you need x to be a certain value (nil or any other), you should test
for exactly that value.

Also, it's not exactly that the lhs of ||= is nil. ||= will allow
uninitialized local variables, which are not nil:

irb(main):003:0> a ||= 1
=> 1
irb(main):004:0> b || b = 1
NameError: undefined local variable or method `b' for main:Object
from (irb):4

So we'd be getting into a thing with "uninitialized or nil, but not
false" which seems very use-case specific to me. I'd rather let the
boolean significance just do its thing.

David

--
Rails training from David A. Black and Ruby Power and Light:
ADVANCING WITH RAILS April 14-17 New York City
INTRO TO RAILS June 9-12 Berlin
ADVANCING WITH RAILS June 16-19 Berlin
See http://www.rubypal.com for details and updates!

### Robert Dober

Apr 5, 2008, 8:24:43 AM4/5/08
to
I respectfully disagree, this is very well defined behavior, I
partially blame the list which *very* often explained to newbies that

@x ||= value

assignes value to @x when it was not defined before. It is sad that
things are incorrectly explained, that is all.
Furthermore things are simple

(1) lval ||= rval is lval = lval || rval
(2) nil || x = x
(3) false || x = x
(4) non initialized ivars evaluate to nil

once one accepts these basic rules of the language there is no surprise.
I like the syntactic sugar but to use a recently used quote "DE
GVSTIBVS NON DISPVTANDVM EST"

Cheers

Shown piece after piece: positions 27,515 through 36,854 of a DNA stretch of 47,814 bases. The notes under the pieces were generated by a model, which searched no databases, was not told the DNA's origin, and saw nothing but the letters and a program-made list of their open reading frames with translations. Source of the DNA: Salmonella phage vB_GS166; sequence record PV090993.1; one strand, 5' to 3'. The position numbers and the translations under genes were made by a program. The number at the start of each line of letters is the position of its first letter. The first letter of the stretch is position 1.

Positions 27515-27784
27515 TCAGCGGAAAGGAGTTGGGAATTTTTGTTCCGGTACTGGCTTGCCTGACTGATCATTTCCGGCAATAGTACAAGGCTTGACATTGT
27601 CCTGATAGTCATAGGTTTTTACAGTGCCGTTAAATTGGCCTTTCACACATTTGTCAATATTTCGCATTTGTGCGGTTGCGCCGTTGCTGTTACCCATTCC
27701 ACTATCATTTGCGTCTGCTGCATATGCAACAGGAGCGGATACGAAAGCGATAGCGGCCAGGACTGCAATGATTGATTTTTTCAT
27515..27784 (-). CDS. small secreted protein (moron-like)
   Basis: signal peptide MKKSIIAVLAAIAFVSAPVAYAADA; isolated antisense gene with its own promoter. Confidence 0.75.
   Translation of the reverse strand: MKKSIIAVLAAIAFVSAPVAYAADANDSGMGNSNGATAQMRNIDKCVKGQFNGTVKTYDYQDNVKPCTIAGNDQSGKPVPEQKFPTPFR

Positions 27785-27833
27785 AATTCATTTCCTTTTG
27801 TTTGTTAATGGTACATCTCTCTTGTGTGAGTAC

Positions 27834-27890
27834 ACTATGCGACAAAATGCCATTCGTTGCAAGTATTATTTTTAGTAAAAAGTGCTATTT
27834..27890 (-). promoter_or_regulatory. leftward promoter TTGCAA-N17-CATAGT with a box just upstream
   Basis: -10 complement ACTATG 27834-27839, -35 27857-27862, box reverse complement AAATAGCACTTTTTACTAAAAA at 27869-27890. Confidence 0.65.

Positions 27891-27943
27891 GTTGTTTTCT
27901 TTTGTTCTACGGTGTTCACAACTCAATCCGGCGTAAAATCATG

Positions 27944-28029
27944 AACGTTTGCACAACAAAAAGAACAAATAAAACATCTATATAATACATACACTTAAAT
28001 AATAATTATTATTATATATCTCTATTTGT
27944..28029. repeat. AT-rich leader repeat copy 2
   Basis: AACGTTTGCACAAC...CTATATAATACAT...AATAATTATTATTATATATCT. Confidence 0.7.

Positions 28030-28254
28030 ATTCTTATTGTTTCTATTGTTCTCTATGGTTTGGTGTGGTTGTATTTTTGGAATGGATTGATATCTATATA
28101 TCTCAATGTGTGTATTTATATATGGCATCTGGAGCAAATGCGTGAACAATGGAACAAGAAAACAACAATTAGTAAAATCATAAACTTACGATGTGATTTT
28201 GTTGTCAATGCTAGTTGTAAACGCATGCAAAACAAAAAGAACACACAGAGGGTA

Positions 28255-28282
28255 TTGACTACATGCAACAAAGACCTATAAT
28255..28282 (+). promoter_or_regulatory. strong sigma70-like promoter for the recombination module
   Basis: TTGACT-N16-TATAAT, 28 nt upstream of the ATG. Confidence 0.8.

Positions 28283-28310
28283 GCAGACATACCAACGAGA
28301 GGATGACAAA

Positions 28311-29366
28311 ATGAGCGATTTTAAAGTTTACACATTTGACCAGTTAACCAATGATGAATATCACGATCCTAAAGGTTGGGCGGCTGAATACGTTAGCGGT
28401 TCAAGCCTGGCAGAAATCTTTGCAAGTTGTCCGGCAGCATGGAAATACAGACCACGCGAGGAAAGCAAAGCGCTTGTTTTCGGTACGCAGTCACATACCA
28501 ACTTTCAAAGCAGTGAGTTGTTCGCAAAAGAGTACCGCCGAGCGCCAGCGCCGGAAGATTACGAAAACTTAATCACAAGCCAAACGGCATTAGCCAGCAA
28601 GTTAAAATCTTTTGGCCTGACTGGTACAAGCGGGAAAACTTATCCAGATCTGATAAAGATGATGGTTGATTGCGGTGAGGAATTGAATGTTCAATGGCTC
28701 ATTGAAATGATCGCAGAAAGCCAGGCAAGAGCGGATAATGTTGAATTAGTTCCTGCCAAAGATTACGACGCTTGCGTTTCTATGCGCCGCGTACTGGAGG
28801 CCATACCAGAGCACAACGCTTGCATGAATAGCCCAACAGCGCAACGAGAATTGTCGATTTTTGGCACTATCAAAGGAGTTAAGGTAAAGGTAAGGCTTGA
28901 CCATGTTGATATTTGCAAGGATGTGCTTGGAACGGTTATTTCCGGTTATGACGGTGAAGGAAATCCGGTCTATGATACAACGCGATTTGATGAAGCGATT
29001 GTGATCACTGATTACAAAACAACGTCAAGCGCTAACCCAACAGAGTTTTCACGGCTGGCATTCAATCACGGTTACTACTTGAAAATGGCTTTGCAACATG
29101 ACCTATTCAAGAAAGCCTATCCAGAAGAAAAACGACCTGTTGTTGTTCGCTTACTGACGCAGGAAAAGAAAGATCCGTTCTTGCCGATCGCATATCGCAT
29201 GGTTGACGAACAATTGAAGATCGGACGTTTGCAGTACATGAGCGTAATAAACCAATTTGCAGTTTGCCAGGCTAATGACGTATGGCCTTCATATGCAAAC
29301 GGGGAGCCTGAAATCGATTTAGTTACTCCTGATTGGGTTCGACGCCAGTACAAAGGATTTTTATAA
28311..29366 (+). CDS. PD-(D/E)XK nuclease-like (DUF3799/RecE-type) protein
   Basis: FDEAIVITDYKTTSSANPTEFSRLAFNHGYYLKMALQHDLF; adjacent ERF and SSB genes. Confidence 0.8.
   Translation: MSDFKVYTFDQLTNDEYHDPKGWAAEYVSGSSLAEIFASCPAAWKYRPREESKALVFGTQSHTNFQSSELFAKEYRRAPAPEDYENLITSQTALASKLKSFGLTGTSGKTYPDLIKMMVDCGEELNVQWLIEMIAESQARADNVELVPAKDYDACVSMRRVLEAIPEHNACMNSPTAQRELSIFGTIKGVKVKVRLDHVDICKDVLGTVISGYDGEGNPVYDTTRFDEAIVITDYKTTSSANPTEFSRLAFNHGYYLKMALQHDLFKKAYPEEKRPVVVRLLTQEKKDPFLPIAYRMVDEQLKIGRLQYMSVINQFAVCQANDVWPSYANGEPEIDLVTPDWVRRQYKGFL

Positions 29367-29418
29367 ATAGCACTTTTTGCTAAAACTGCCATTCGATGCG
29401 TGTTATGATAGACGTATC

Robert

---
Whereof one cannot speak, thereof one must be silent.
Ludwig Wittgenstein

### David A. Black

Apr 5, 2008, 8:40:47 AM4/5/08
to
Hi --

On Sat, 5 Apr 2008, Robert Dober wrote:

> Furthermore things are simple
>
> (1) lval ||= rval is lval = lval || rval

I think you mean:

lval || lval = rval

(See the hash default case which flushes this out.)

### Robert Dober

Apr 5, 2008, 9:26:17 AM4/5/08
to
On Sat, Apr 5, 2008 at 2:40 PM, David A. Black <dbl...@rubypal.com> wrote:
> Hi --
>
>
> On Sat, 5 Apr 2008, Robert Dober wrote:
>
>
> > Furthermore things are simple
> >
> > (1) lval ||= rval is lval = lval || rval
> >
>
> I think you mean:
>
> lval || lval = rval
>
> (See the hash default case which flushes this out.)
Wow David, as they say "A little knowledge is a dangerous thing", well
as I said ignorants like me teaching nonsense :(

Thx for correcting me David.

Cheers
Robert

>
>
>
>
> David
>
> --
> Rails training from David A. Black and Ruby Power and Light:
> ADVANCING WITH RAILS April 14-17 New York City
> INTRO TO RAILS June 9-12 Berlin
> ADVANCING WITH RAILS June 16-19 Berlin
> See http://www.rubypal.com for details and updates!
>
>

--

### Avdi Grimm

Apr 5, 2008, 10:20:13 AM4/5/08
to
On Sat, Apr 5, 2008 at 6:13 AM, David A. Black

> The false value isn't handled incorrectly, though.

When I wrote "handled incorrectly", I didn't mean that Ruby handles it
incorrectly; I meant that I've seen a great deal of code people had
written which was incorrect in the face of explicit 'false' values
because of this very common misunderstanding of ||=.

> The test is for
> boolean falseness, and both nil and false always pass that test. If